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1 June 2008 Phenology of Maconellicoccus hirsutus (Hemiptera: Pseudococcidae) in Florida Based on Attraction of Adult Males to Pheromone Traps
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Abstract

Research was conducted in Florida to assess the phenology of pink hibiscus mealybug, Maconellicoccus hirsutus (Green), based on numbers of adult males captured in traps baited with a synthetic pheromone. Trapping was conducted at 3 locations in east central Florida in ornamental plantings of hibiscus (Hibiscus rosa-sinensis L.) infested by the mealybug, with traps hung directly within plants. Trapping was also conducted in southeast Florida near Miami in a tropical fruit tree planting. Males were highly attracted to traps baited with the lure, consistent with reports in the literature. Numbers of adult males captured in traps indicated that M. hirsutus was consistently most abundant during late summer and early fall with peak populations occurring anytime during late Aug through early Oct. Populations of M. hirsutus, based on captures of males, were consistently low during winter and spring from Jan through mid Apr.

The pink hibiscus mealybug Maconellicoccus hirsutus (Green) was first found in Florida during Jun 2002 (Hoy et al. 2006) and is now established at a number of locations across the state. Maconellicoccus hirsutus has a wide host range that includes more than 125 plant species (Ghose 1972), but the mealybug can be especially damaging to hibiscus (Hibiscus rosa-sinensis L.) (Stibick 1997; Kairo et al. 2000). Left uncontrolled, the economic impact of M. hirsutus to U.S. agriculture has been estimated at $750 million per year (Moffitt 1999). It can reach very high population levels in the absence of natural enemies (Stibick 1997). Michaud & Evans (2000) reported that, in the presence of effective natural enemies, the host range of the M. hirsutus is reduced to the point where noticeable damage occurs only to hibiscus, the mealybug’s preferred host.

A synthetic sex pheromone was recently developed as an attractant for adult male M. hirsutus (Zhang et al. 2004). Field studies indicated that the pheromone, (R)-lavandulyl (S)-2-methylbutanoate and (R)-maconelliyl (S)-2-methylbutanoate blend in a ratio of 1:5, applied to rubber septa attracted large numbers of males and remained active for up to 6 months for a 1-μg dose and up to 12 months for a 10-μg dose (Zhang & Amalin 2005).

The purpose of research presented herein was to investigate the phenology of M. hirsutus at four sites in Florida based on counts of adult males in traps baited with synthetic pheromone.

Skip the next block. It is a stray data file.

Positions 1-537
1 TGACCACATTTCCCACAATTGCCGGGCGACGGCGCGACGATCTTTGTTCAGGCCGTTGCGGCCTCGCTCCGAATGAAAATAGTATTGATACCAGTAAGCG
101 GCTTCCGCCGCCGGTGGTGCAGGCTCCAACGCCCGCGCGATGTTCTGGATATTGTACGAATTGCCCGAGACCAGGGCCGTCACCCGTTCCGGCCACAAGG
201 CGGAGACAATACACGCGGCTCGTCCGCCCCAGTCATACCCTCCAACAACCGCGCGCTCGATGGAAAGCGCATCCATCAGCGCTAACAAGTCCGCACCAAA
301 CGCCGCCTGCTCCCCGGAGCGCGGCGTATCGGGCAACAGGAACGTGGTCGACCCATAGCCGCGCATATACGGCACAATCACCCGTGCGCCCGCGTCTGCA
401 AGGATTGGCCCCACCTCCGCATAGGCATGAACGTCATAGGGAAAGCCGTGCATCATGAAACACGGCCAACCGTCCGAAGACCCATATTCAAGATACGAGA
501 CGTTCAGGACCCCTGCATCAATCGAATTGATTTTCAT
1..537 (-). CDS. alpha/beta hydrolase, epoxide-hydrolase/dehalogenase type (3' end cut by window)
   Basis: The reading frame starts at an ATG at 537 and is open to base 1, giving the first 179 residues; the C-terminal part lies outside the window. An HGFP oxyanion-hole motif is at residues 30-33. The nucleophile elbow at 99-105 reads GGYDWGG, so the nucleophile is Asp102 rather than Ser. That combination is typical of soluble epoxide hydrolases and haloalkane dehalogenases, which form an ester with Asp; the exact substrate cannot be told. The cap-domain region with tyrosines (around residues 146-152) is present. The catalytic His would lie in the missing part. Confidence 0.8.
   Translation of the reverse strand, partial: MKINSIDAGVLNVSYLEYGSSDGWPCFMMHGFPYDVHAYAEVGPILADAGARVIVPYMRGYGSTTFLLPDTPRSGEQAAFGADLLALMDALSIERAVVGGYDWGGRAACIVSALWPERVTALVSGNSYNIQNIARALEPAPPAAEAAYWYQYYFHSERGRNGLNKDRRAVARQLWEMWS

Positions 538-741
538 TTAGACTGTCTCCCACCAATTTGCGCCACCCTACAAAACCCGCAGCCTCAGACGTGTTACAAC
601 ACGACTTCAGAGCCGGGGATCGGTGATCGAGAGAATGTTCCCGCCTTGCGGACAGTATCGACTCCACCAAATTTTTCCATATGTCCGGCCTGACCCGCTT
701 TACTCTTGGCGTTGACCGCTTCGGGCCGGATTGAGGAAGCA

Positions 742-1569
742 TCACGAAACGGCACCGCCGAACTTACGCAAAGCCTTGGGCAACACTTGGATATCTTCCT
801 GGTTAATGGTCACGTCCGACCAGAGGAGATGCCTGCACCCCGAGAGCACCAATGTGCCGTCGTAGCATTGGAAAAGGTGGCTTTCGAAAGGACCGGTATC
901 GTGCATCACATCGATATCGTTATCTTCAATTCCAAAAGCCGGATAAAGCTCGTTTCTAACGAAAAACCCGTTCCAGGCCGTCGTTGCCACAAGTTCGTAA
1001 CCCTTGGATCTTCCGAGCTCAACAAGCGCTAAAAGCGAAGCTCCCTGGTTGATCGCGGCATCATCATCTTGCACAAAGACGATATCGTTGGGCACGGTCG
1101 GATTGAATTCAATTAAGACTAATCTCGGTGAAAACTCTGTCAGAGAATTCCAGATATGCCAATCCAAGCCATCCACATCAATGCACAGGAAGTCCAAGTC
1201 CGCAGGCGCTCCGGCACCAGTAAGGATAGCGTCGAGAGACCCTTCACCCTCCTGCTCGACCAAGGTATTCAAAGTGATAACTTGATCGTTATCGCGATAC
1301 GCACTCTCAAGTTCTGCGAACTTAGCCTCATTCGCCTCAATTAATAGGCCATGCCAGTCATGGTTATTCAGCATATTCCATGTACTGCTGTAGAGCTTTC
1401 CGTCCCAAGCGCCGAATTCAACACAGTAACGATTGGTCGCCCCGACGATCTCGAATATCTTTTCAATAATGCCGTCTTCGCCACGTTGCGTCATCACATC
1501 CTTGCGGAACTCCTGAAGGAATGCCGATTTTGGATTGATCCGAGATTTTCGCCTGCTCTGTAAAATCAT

Materials and Methods

Pheromone lures were prepared (lab synthesized) at the USDA-ARS-BARC facility, Beltsville, MD. Gray halo-butyl rubber septa (5 mm, West Pharmaceutical Services, Kearney, NE) were treated with 1 μg of M. hirsutus synthetic sex pheromone in ∼40 μL of hexane (Zhang et al. 2004; Zhang & Amalin 2005). The purity level of the pheromone was previously reported to be 97% (Zhang & Amalin 2005). After loading, the solvent was allowed to evaporate from septa in a fume hood for 30 min. Lures were then wrapped in aluminum foil, stored in 20-mL plastic vials, and shipped to the Subtropical Horticulture Research Station (USDA-ARS) in Miami-Dade County by express carrier on the same day. On arrival, the lures were kept in a refrigerator at 4.4°C until used in the field. Lures were periodically shipped by express carrier to the U.S. Horticultural Research Laboratory (USDA-ARS) in Saint Lucie County where they were kept in a freezer at ‐10.8°C until used in the field.

Saint Lucie County Site 1. This study site (N 27°20.243’, W 080°23.595’) consisted of hedges of 20 to 40 hibiscus plants separated by similar hedges of other ornamental plant species. Traps (San Jose scale traps, Great Lakes IPM, Inc., Vestaburg, MI) were deployed on 25 Mar 2004. The traps were suspended directly in plants (1.0 to 1.5 m above ground) with long twist ties. A rubber septum impregnated with pheromone was placed inside a plastic mesh basket commonly provided with Jackson or Pherocon VI traps (Trécé, Inc., Adair, OK) and attached to the twist tie at the top of each trap. A trap with a lure was deployed in each of 4 hibiscus hedges infested by the mealybug. A trap without a lure was deployed as a control in each of 2 additional infested hibiscus hedges. Traps were replaced at weekly intervals and lures were transferred to new traps. Care was taken in the laboratory and field to prevent contaminating unbaited traps with pheromone. Disposable gloves were worn whenever new lures were deployed or transferred to new traps. Unbaited traps were always deployed or serviced before handling lures or baited traps. Traps were collected and taken to a laboratory to count numbers of trapped males. At least 10 males (fewer if 10 were not present) were removed from each trap, mounted on a microscope slide, and inspected to confirm that they were M. hirsutus based on morphology of the genitalia. A drop of lemon extract was used to dislodge the males from the sticky surface of the traps. New lures were deployed periodically during the study (Fig. 1). The traps were rearranged among hedges of hibiscus on 22 Feb 2005, reducing the number of traps with lures to 3 (1 per hedge) and increasing the number of traps without lures to 3 (1 per hedge). New lures were deployed periodically (Fig. 1) until Sep 2005 and thereafter monthly until the end of the study on 5 Apr 2006. Mean numbers of males captured per trap per week were calculated and examined graphically to identify periods of time that males were abundant. The mean ± SEM number of males per trap per week among all sample dates was determined.